City’s zon­ing changes get nod

Pre­lim­i­nary OK for over­haul de­spite bit­ter fight over liquor rules

Baltimore Sun - - FRONT PAGE - By Luke Broad­wa­ter

The Bal­ti­more City Coun­cil gave pre­lim­i­nary ap­proval Mon­day to the first over­haul of zon­ing rules in more than 40 years, af­fect­ing ev­ery­thing from fra­ter­ni­ties to ur­ban farms — but not be­fore a bit­ter dis­pute erupted over liquor stores.

Coun­cil­man Nick J. Mosby clashed with col­leagues over whether they were do­ing enough to crack down on prob­lem liquor stores.

The zon­ing code re­write would put dozens of liquor stores in res­i­den­tial neigh­bor­hoods out of busi­ness, but Mosby added a 60-page amend­ment to the leg­is­la­tion last week that Coun­cil Pres­i­dent Bernard C. “Jack” Young ar­gued went too far against bars.

Coun­cil mem­bers voted 11-3 Mon­day night to strip Mosby’s amend­ment from the bill, say­ing that it was flawed and would hurt small busi­nesses.

“I stand be­fore you to­day ut­terly dis­ap­pointed,” Mosby told his col­leagues. “You’re on the wrong side of this is­sue.”

He de­scribed the votes against his amend­ment as “cocky” and “ar­ro­gant.”

“I’m not sure what we learned from ... April and May of 2015,” when, in the af­ter­math of the death of Fred­die Gray,

protests and ri­ot­ing gripped Bal­ti­more. “We come into this cham­ber ... and do the same failed poli­cies over and over and over again.”

Mosby’s amend­ment would have tar­geted a liquor board he be­lieves is too weak on nui­sance bars. The amend­ment would have cre­ated a Pub­lic Nui­sance Pre­ven­tion Board that in­cluded com­mu­nity mem­bers, limited the sale of in­di­vid­ual beers, and blocked some new liquor-serv­ing es­tab­lish­ments from open­ing within 300 feet of ex­ist­ing es­tab­lish­ments.

But the broad na­ture of the changes Mosby pro­posed — and their late ad­di­tion to the over­haul — sparked con­cern among area busi­nesses.

Aldo’s restau­rant co-owner Ser­gio Vi­tale cir­cu­lated an email say­ing Mosby’s amend­ment could end up hurt­ing bars and restau­rants.

Vi­tale warned the amend­ment would “cre­ate a du­plica­tive liquor board” that would cost liquor li­cense-hold­ers more money. And he said it was “slipped in” with­out am­ple busi­ness or com­mu­nity in­put.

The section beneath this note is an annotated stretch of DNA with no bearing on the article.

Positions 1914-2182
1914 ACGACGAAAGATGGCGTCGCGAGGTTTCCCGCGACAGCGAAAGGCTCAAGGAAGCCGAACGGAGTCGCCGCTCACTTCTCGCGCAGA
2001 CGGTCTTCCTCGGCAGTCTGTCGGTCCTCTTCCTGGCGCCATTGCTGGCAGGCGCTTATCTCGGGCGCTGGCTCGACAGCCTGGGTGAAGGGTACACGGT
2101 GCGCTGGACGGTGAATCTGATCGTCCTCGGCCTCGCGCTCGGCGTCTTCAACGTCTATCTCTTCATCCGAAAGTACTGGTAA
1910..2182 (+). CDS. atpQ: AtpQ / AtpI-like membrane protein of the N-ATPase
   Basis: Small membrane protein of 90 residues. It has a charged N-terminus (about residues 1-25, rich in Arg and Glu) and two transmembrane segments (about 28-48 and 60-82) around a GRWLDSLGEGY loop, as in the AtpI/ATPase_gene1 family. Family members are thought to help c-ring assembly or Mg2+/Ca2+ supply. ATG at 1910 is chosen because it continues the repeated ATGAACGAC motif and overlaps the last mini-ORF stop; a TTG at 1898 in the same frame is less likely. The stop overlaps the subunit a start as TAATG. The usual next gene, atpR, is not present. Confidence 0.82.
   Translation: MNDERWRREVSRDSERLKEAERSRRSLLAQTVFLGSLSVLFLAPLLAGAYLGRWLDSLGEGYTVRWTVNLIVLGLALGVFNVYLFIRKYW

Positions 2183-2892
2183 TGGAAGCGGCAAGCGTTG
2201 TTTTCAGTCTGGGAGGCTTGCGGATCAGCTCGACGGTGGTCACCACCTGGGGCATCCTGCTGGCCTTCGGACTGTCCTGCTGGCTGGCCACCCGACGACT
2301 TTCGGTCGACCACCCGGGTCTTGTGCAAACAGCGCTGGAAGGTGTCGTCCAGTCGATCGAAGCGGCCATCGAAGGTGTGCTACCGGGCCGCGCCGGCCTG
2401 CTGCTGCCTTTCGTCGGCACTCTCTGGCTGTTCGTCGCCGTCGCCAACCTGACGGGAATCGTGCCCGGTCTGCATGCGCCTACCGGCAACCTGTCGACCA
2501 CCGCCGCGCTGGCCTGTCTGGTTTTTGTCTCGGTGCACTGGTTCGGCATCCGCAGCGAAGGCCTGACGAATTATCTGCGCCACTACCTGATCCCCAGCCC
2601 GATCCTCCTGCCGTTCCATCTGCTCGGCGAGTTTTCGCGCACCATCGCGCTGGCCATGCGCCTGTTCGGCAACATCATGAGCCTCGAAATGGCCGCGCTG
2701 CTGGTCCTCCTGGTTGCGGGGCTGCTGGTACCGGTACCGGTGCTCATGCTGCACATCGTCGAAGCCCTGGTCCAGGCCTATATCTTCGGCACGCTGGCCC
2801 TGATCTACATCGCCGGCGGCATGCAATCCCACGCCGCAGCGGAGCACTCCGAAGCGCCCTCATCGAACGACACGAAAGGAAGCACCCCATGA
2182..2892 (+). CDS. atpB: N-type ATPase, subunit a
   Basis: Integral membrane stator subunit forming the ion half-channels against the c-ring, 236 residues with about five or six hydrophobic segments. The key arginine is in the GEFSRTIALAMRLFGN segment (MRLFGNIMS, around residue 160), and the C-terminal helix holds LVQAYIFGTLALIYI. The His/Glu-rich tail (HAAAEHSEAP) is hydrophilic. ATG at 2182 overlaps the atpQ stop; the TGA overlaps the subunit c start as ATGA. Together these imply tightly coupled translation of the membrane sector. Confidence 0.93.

“This amend­ment means they could re­voke liquor li­censes much more eas­ily, and with­out suf­fi­cient due process,” Vi­tale wrote. “Pro­po­nents say this amend­ment is about elim­i­nat­ing nui­sance bars, but it is writ­ten so vaguely, this im­pacts each of us. Un­der this broadly writ­ten leg­is­la­tion, a frus­trated neigh­bor or even a com­peti­tor could os­ten­si­bly cause you to lose your liquor li­cense with­out re­course.”

Young called Mosby’s amend­ment “dan­ger­ous” and “anti-busi­ness.” He said some busi­nesses, such as the TGIF Fri­day’s at Mon­dawmin Mall, could be forced to shut down un­der the amend­ment — a claim Mosby de­nied.

“It would cause le­gal chal­lenges be­cause it con­flicts with state law,” Young said. “We have some nice bars that peo­ple like that it could af­fect. If you have a prob­lem with a bar, that’s what the liquor board is for.”

City Coun­cil­man Robert W. Cur­ran was one of the 11 votes against Mosby’s amend­ment.

“It has been 45 years since we had a re­zon­ing,” Cur­ran said. “I’m not go­ing to al­low four years of work to go down the drain be­cause of one amend­ment.”

Coun­cil mem­bers say the over­haul of the zon­ing code, dubbed Trans­Form Bal­ti­more, has been writ­ten to usher in an era of faster, sim­pler devel­op­ment. It in­cludes changes in­tended to pro­mote the re­use of the city’s old build­ings and en­cour­age walk­a­ble neigh­bor­hoods of homes and busi­nesses suited to 21st-cen­tury tastes.

The changes in the bill would make it eas­ier to cre­ate the type of devel­op­ment city of­fi­cials want, such as ur­ban farms, bioparks and projects built near tran­sit stops. It also would add reg­u­la­tions for uses city of­fi­cials want to deter.

Un­der the changes, new soror­i­ties and fra­ter­ni­ties, bail bonds­men and check­cash­ing busi­nesses would have to gain City Coun­cil ap­proval be­fore they can open.